POP Montreal: Thursday Recap

Music // Saturday, 22 Sep 2012
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Having never been to Montreal, Jux contributor Elise Hennigan is on a mission to both experience the city and catch good shows at this year’s POP Montreal Fest. Continue on for a rundown of her experiences with synth pop, sweaty venues, performance art, late night poutine, and more.

 

You gotta give props to a city that values its artists, musicians, and filmmakers as much as Montreal does. Recognizing that culture and art make for a healthy society, the Quebec provincial government has bankrolled projects that would otherwise be non-starters (like Cirque de Soleil, which was conceived here in 1984 is still choreographed, costumed, and produced locally before it is exported internationally). Your favorite acts that you never knew were Canadian—Arcade Fire, Chromeo, A-Trak, Grimes—have all been nurtured by the scene here in Montreal.

 

This city embodies an attitude of joie de vivre. If the term is over-used, it is because it is accurate—every Montrealer I have encountered thus far gushes about their city on the same level as those who call San Francisco and New York home. Their pride is sustained by the quality of life here—residents bike everywhere, meet after work for an outdoor drink, enjoy world-class cuisine, and catch mind-blowing performances locally in one of the many intimate venues scattered around the city. It all seems to be on tap daily.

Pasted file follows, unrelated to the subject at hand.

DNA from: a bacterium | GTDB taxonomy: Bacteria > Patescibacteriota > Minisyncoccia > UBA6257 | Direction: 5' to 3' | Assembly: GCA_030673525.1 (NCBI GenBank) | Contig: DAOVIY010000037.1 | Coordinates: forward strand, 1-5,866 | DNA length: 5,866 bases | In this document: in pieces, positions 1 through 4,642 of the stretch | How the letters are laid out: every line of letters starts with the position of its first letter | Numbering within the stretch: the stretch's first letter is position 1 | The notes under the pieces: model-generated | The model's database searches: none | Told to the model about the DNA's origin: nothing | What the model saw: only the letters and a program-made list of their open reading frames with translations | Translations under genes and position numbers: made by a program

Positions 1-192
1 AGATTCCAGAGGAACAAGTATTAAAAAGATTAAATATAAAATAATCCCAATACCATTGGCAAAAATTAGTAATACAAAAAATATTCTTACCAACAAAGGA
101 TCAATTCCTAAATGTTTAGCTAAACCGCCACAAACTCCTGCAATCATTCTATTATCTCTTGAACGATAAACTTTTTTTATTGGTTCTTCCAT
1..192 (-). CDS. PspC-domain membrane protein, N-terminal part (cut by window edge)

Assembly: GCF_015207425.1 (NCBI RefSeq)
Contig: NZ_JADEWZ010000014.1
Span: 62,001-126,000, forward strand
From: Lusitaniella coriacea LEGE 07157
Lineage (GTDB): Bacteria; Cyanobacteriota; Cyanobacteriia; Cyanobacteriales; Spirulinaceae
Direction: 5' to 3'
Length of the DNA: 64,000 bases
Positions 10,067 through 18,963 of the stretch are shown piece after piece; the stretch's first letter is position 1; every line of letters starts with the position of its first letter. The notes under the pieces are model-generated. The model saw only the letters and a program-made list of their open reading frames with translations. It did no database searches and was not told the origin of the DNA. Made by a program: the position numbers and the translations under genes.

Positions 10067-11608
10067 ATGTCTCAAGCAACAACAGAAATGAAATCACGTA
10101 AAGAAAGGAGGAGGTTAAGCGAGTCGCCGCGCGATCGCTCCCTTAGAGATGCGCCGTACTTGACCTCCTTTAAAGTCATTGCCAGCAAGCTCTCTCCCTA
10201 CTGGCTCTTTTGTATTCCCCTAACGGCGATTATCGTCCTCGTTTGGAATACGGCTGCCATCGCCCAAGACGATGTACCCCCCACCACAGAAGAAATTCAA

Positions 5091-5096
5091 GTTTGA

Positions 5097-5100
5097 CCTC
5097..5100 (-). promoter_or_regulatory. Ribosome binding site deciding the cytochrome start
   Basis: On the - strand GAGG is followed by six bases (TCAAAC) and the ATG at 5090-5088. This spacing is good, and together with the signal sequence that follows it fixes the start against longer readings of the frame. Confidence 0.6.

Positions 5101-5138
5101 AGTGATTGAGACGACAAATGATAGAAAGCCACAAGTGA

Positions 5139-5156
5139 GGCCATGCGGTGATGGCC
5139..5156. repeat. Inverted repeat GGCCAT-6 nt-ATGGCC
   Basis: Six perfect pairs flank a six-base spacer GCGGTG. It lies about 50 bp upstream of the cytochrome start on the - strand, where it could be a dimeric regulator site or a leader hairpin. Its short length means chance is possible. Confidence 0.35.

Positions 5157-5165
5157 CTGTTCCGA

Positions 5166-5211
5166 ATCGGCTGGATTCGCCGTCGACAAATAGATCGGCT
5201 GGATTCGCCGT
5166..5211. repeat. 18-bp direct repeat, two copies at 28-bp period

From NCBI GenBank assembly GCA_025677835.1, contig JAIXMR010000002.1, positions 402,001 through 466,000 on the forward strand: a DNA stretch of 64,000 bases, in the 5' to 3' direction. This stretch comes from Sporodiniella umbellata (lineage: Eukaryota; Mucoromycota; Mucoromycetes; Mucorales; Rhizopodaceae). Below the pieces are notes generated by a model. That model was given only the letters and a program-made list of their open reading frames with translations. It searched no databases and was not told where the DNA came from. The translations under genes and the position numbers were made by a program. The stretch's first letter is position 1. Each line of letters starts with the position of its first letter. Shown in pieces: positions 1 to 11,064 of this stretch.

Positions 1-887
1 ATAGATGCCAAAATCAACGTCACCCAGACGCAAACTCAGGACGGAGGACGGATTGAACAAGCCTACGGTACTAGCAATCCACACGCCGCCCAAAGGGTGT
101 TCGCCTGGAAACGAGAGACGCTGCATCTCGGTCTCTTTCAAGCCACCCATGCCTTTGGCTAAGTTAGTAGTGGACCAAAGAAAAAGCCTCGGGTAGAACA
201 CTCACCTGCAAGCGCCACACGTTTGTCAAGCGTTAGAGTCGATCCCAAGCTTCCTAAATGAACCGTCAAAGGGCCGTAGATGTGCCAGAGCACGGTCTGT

While the city nurtures its artists year round, POP Montreal happens but once a year. The festival is a showcase of international music, art, and cinema with a flea market-esque craft element (Puces POP) and a symposium series.

 

It is also an opportunity to experience the city itself. The performances are tucked away in venues scattered throughout town—in the basements of churches, wings of art museums, and more traditional dance clubs. Walking or biking around town between events, ducking into bars along the way, and stopping for late night poutine is as integral to the experience as the shows themselves.

 

Having never been to Montreal, I am on a mission to experience the city and catch good shows in equal measure. Here is what I have been up to:

 

Thursday:

 

After a not-so-mellow red-eye flight (the guy we sat behind had a French Bulldog with him that wriggled loose and tried to run down the aisle at 3am. Which is cool, because I love dogs, but also alarming in that context), we arrived in Montreal!

 

First stop: the Musee des beaux arts where we picked up press passes, checked out Art POP’s exhibit : the o F F FAN ART BEDROOM, and caught the last half of a symposium about the future of making money in the music world featuring Frenchkiss Records founder Syd Butler, the president of Pitchfork, and more.


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Eats: We popped into St-Viateur Bagel for sesame-bagel-with-lox sandwiches, which, I have been told, is one of the two best bagels in town (along with those served by their rival bagel house, Fairmount). If you didn't know, bagels in Montreal are kind of a thing.